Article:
Sunday, October 26, 2008

Street Stories 1

These were originally written in 2005, I think for the Spider's Web newsletter in Avondale. I've done some updating reflecting information gathered since then.

Street names help us define where we live. In some cases, though, they are of more meaning than we think.

Take Henry Street. Along with Walsall Street (once known as Walton Street before the early 1930s), this is a memorial to Henry Walton (1815-1898) who owned the land called Roberton today. In 1838, he and his brother Charles arrived in Sydney, then journeyed to New Zealand, soon forming partnerships with Thomas Elmsley (who bought land at the Kaipara and Maungatapere) and William Smellie Grahame, a Scottish trader in Auckland from the 1840s. It is said that Charles and Henry Walton were the first in the Whangarei District to import sufficient men, stock and machinery to stock a complete farm there in 1840. Among Walton's achievements in this country: mediating between Sir George Grey and all Northland chiefs in 1862 over a major land dispute, election as a member of the Legislative Council in 1863 and appointment as Auditor of the Bank of New Zealand.

Roberton Road itself is named after John Roberton (c.1829-1894) who helped his friend Henry Walton from the mid 1880s until his death in organising the subdivision and sale of Walton’s Estate. Sometime from 1866 to the early 1870s, Walton decided to retire and leave the colony to return to England in retirement. He resigned from the Legislative Council in 1866, but still retained land holdings which would have needed a New Zealand resident agent to manage on his behalf. Walton appointed John Roberton as his attorney.

Walsall Street is one of several in Avondale and Waterview that lost their original names (and their meanings) in the early 1930s as Auckland City Council rationalised the multiplication of names within their (then) boundaries. Walton Street in Remuera had more residents – so ours had to change. In the main, new names were chosen randomly, with the common pattern being those which started with the first few letters of the old name.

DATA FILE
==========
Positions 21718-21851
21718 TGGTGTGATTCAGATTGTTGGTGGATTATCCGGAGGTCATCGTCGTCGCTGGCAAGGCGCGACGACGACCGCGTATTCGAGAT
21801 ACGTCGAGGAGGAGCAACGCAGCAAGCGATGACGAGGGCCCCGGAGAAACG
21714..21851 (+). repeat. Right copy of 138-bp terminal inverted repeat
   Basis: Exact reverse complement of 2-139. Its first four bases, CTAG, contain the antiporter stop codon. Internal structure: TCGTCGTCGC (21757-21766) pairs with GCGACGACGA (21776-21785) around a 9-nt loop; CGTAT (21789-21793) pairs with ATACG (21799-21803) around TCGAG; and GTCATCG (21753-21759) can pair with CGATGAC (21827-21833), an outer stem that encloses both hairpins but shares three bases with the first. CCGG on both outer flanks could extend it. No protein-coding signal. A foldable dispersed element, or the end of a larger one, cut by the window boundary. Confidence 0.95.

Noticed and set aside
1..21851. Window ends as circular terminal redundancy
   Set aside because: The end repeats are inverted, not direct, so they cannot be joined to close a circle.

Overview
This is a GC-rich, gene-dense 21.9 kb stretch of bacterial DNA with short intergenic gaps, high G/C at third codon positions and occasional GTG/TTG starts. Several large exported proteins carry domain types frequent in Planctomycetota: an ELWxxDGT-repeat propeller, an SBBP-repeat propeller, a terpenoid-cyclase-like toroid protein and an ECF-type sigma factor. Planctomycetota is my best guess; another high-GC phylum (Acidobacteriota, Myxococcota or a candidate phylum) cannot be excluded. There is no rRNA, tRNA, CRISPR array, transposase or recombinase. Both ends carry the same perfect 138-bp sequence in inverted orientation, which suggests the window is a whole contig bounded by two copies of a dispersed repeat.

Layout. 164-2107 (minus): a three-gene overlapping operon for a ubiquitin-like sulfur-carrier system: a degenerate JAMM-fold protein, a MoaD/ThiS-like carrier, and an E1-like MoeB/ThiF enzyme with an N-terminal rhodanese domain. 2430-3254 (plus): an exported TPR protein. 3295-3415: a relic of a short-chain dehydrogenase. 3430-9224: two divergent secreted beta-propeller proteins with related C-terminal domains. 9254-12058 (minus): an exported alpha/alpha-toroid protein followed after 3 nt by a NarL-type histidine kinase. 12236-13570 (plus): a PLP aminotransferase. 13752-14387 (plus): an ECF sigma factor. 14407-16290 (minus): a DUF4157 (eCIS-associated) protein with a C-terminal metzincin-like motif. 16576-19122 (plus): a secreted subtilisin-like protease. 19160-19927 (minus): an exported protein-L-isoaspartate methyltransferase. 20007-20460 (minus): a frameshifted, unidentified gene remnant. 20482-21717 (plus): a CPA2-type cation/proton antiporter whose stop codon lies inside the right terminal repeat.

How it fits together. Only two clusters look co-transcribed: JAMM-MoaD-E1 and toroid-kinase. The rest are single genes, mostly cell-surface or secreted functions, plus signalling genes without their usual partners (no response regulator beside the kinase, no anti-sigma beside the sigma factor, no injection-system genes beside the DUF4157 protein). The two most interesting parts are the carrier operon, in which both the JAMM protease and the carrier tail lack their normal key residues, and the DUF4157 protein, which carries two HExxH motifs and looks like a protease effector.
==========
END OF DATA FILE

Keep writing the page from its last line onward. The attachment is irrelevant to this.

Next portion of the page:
Six Avondale streets once commemorated, by their designated names, the age of derring-do out there in the glory days of the British Empire – before World War I. The number of mute memorials to once celebrated British commanders now stands at three – Methuen Road, Cradock and Powell Streets, the rest having had their glorious designations changed over time.

Travel along Tiverton Road, across the roundabout which in a couple of years (according to plans drawn up) will become a set of traffic lights, then head down Wolverton Street towards New Lynn, and you journey down the two roads once known as Garnet Road (Tiverton) and Wolseley Road (Wolverton). Alas, these roads had their names changed during the early 1930s Auckland City Council reform of street names across the city. I’ve wondered as to the reason why a name which came to be synonymous with a popular make of 20th century motor vehicle should be next to one for a precious stone. I still have no firm proof – but the leading candidate for a theory as to why is Garnet Joseph Wolseley, 1st Viscount Wolseley of Cairo (1833-1913). His career was a long one in the British military, and can’t be totally described here; suffice to say, he was involved in action in the Sudan and Egypt in the early 1880s, around the time both roads would have been formed for settlement, and tried in vain to come to the relief of General Gordon in Khartoum.